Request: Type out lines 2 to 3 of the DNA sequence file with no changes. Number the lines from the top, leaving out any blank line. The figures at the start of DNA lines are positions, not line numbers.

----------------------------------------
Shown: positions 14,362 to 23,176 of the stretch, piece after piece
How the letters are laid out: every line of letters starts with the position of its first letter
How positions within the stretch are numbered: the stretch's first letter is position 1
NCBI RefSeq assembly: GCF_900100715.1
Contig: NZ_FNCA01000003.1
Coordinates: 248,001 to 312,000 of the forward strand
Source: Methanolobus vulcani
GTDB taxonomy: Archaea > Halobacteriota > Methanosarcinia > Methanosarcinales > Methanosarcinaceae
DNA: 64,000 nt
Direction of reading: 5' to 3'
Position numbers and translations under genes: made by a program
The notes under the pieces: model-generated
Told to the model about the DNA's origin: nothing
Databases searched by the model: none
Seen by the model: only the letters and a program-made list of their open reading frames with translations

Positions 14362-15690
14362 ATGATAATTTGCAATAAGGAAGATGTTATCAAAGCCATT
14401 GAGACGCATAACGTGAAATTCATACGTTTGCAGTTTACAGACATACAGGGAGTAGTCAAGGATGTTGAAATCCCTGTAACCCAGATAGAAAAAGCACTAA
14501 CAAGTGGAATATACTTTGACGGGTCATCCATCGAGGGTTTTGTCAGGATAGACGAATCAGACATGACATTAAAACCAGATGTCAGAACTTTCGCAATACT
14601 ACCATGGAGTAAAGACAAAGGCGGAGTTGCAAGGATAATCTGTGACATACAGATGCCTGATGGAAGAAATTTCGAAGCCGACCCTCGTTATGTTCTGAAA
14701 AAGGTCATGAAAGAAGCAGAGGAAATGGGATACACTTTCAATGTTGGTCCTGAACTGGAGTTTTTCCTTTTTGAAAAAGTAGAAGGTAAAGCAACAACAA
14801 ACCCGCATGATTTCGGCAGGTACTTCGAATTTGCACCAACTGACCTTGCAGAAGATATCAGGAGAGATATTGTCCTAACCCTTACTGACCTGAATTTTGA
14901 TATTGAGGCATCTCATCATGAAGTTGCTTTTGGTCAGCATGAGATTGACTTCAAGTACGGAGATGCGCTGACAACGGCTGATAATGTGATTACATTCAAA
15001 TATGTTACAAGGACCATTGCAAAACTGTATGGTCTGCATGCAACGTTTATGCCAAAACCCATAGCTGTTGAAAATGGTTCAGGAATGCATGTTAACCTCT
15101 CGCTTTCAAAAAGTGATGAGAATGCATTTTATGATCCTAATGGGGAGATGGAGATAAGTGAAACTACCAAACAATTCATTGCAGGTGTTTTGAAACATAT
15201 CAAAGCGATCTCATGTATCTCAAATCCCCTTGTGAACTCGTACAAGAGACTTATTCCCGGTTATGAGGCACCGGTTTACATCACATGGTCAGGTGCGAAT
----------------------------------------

How the letters are laid out: every line of letters starts with the position of its first letter
How positions within the stretch are numbered: the stretch's first letter is position 1